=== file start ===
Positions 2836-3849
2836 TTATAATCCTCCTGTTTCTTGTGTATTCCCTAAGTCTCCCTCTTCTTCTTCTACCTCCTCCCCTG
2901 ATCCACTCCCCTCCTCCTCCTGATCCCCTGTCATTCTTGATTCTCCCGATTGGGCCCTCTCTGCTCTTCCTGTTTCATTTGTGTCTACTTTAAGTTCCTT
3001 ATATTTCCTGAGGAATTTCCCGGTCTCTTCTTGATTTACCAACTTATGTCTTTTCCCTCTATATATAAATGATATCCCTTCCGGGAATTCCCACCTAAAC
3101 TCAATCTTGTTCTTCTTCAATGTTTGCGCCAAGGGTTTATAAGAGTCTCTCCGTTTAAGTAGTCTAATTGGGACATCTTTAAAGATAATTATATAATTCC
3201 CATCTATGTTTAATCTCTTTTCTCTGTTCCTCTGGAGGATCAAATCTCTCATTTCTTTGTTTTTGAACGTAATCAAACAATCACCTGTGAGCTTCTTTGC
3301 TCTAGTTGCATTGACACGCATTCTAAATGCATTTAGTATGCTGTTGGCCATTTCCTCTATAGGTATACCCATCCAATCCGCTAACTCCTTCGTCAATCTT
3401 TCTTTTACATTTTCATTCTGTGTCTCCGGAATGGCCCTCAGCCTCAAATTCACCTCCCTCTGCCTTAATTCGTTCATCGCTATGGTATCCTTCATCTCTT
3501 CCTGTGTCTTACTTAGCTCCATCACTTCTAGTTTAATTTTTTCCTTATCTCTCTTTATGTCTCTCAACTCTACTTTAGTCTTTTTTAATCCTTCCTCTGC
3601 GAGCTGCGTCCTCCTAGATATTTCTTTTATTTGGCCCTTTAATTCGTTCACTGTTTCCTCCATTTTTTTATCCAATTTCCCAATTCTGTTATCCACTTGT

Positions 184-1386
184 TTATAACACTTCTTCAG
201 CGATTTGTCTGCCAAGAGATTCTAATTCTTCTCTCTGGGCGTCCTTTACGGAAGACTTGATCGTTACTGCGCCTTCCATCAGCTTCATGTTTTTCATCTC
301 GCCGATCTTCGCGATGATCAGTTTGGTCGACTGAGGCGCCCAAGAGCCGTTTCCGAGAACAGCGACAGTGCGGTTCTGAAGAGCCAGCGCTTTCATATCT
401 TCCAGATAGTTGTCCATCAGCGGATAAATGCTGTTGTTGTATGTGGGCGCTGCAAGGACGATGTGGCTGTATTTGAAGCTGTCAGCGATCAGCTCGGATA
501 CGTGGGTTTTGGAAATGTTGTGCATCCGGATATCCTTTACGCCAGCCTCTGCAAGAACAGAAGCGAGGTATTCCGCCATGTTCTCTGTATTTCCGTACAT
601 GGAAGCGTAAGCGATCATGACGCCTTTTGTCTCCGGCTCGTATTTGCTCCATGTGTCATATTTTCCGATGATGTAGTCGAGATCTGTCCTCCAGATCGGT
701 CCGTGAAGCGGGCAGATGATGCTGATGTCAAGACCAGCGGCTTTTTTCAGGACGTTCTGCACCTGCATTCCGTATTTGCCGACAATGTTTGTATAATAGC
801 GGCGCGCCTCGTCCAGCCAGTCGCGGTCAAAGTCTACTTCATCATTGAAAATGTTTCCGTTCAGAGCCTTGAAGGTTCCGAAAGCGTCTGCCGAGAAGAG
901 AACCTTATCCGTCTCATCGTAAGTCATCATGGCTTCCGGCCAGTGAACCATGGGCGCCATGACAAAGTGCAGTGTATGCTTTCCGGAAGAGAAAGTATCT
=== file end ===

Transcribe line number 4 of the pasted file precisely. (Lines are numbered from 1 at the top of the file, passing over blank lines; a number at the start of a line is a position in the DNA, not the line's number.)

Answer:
3001 ATATTTCCTGAGGAATTTCCCGGTCTCTTCTTGATTTACCAACTTATGTCTTTTCCCTCTATATATAAATGATATCCCTTCCGGGAATTCCCACCTAAAC